Dear Reader,

“When should I get back after I’ve been stopped out?”

It’s a question that anyone who ever uses trailing stops is bound to ask.

Finally, I’ve worked out a solution.

There’s a lot of math involved but in a nutshell, here’s how the Smart Moving Average indictor works:

  1. Make sure that the trend is with you;
  2. Wait for a strong move in your direction that exceeds the normal volatility range of the stock;

Here’s how that looked on the S&P 500 following the 2007 – 2009 bear market:

Smart Moving Average indicator
The two key features of the above chart are the new Smart Moving Average, which I’ll tell you more about in just a minute, and the Volatility Quotient (VQ%).

The Smart Moving Average tells us the trend. The Volatility Quotient tells us how strong the move needs to be in order for us to be confident that a bottom is in place.

There’s something really important to note in the above chart.

At the time of the bottom in the S&P 500 in March of 2009, the Volatility Quotient on the index was 20.9%. If we had just waited for an up move that was greater than the bear market VQ%, then we would have gotten long at around 840.

Our new Re-Entry Rule, however, didn’t trigger until the S&P 500 had risen a full 48% off of its low. Waiting for our Smart Moving Average signal to also trigger, kept us on the sidelines until the index reached about 1,000.

Now I realize that, in this case, it would have been nicer to get long the S&P 500 around 840 rather than wait until the 1,000 level but I chose this example because I want you to understand how important I believe it is to not fight the trend.

One of my favorite market maxims is “Opportunity is infinite; capital is finite.” There are sooooo many opportunities in the financial markets to put our money to work that it’s just silly to constantly try to jump the gun on new trends.

As investors in the market batter’s box, we’ve got to wait for the fat pitch.

Why? Because when the right pitch comes, you can hit homeruns – like this:

SPX_reentry_what happened
These are the kinds of moves that my entire investment philosophy – and all of the tools that I’ve built – are designed to capture. These are the kinds of moves that I believe that YOU need to capture as an investor in order to be successful.

That’s why I created my new Smart Moving Average indicator… and why I use it as primary component of my new Re-Entry Rule strategy. That’s why I’ll soon be adding it to the arsenal of market-beating weapons available to my TradeStops subscribers.

What exactly is my new Smart Moving Average indicator? Let me explain.

My short hand for Smart Moving Average is SmMA (so as not to confuse it with an SMA or Simple Moving Average).

The math behind the SmMA is complex but the concept is simple – find the moving average that was:

  1. The best support for longer term trends; and
  2. That provided the biggest bounces when price came down to touch support.

We use about six years of historical data when computing the SmMA and, as always, we’re looking for indications that help us to stay invested for at least six months to a year or more. We also give recent data more weight in order to catch market turning points a bit sooner.

The current SmMA on the S&P 500 is 197 days. You can see on the following chart the this 197 day weighted moving average has done a great job of supporting longer term trends – in both bull and bear markets.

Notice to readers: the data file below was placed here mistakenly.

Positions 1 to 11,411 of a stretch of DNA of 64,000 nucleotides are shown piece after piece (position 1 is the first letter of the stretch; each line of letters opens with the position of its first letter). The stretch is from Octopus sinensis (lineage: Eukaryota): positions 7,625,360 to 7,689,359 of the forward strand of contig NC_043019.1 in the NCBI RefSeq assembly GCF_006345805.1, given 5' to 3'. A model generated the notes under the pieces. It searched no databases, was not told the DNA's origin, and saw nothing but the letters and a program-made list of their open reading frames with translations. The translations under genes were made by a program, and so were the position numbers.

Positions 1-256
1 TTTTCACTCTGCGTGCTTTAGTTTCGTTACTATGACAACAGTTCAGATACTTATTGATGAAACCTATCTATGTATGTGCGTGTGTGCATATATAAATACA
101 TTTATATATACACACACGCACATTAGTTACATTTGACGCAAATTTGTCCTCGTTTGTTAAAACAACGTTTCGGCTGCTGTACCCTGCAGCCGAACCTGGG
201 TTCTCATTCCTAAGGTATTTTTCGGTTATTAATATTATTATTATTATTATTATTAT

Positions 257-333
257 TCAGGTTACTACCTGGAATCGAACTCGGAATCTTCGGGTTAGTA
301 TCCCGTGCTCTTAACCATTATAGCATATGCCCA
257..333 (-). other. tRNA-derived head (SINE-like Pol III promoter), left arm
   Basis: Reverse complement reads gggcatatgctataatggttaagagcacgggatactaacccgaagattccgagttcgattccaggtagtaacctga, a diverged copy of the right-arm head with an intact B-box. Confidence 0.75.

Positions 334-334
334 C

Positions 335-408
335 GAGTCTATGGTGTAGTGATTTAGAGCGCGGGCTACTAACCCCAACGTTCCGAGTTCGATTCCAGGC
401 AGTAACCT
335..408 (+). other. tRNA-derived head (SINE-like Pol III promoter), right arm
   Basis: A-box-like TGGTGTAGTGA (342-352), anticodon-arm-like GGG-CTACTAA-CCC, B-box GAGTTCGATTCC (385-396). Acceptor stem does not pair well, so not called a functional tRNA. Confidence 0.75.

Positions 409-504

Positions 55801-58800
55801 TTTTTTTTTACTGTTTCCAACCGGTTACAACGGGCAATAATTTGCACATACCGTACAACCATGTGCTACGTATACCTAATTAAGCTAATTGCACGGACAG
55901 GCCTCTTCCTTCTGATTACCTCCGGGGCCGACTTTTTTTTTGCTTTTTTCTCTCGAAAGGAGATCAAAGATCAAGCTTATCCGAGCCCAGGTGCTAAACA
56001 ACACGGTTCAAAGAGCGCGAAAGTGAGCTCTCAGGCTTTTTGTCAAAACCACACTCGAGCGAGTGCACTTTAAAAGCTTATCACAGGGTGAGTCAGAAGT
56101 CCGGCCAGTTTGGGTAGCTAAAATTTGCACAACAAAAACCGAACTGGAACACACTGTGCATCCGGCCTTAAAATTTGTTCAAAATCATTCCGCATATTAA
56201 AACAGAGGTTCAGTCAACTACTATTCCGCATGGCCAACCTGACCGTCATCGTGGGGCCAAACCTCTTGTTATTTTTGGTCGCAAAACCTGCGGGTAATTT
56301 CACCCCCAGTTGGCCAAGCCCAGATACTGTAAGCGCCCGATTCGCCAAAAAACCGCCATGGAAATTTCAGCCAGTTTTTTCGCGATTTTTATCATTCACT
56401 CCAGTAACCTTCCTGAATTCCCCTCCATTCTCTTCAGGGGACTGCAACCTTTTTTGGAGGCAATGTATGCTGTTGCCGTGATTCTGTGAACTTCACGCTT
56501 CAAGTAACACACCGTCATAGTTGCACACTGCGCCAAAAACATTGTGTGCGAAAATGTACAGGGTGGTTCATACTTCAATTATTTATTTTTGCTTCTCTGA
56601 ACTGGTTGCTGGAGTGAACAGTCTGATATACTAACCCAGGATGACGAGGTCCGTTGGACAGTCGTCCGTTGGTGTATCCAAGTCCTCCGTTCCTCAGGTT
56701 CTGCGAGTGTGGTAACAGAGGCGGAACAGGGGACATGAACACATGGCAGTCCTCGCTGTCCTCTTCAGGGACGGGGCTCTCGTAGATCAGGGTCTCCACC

SPX_Optimal WMA
Now that you know a little bit about how the new SmMA works, let’s take a look at how our new Re-Entry Rule worked on the S&P 500 over the past 40 years.

The following chart shows all of the Re-Entry Rule triggers along with Smart Trailing Stop exits on the S&P 500 from 1974 to 2015:

Here is a table showing the details of all of these trades:

All in all, there were 15 such trades over a 40 year period and 12 out of the 15 trades were profitable with average gains of nearly 20%. Moreover, there were some very large winners of 40%, 65% and 105% while the three losers were all less than 10%.

That works for me!

Here’s another way to look at it.

The following chart shows what would have happened if you had used my Re-Entry Rule strategy on all of the individual stocks in the S&P 500 vs. just buying and holding the S&P 500 itself. The vertical axis here shows how many dollars of profit were made for each dollar of risk taken.

Risk adjusted equities
Over the last 20 years you earned a bit more per dollar of risk taken if you bought and held the index but you took a lot more risk in order to do so! The Re-Entry Rule strategy perfectly threaded the needle between the extreme highs and lows of the broad US stock market.

Now remember, we’re not looking to this new Re-Entry Rule to be our only way of buying into the market. We’re looking for a solid and robust indicator of when we can buy back into an investment that we’ve been stopped out of but that we still love.

As such, we’re looking for something very stable… and very reliable. We’re looking for strategies that maximize our returns and minimize our market stress.

As with nearly everything I do, I’m looking for ways to tame the wild-eyed frenzied investing beast within who always seems to be fretting or frothing over something.

One of the biggest psychological hurdles of using trailing stops is that our stops will be triggered and the inner investing beast will shout, “If I exit here, it might turn right back around and start going up again!”

Keeping my new Re-Entry Rule in your back pocket will allow cooler heads to prevail and reply, “That’s true, but we can always get back if and when the Re-Entry Rule is triggered.”

Next week I’m going to share with you how we can put all of these new tools together into a powerful new profit maximizing (and stress minimizing) system.

To the growth of your wealth… and your peace of mind,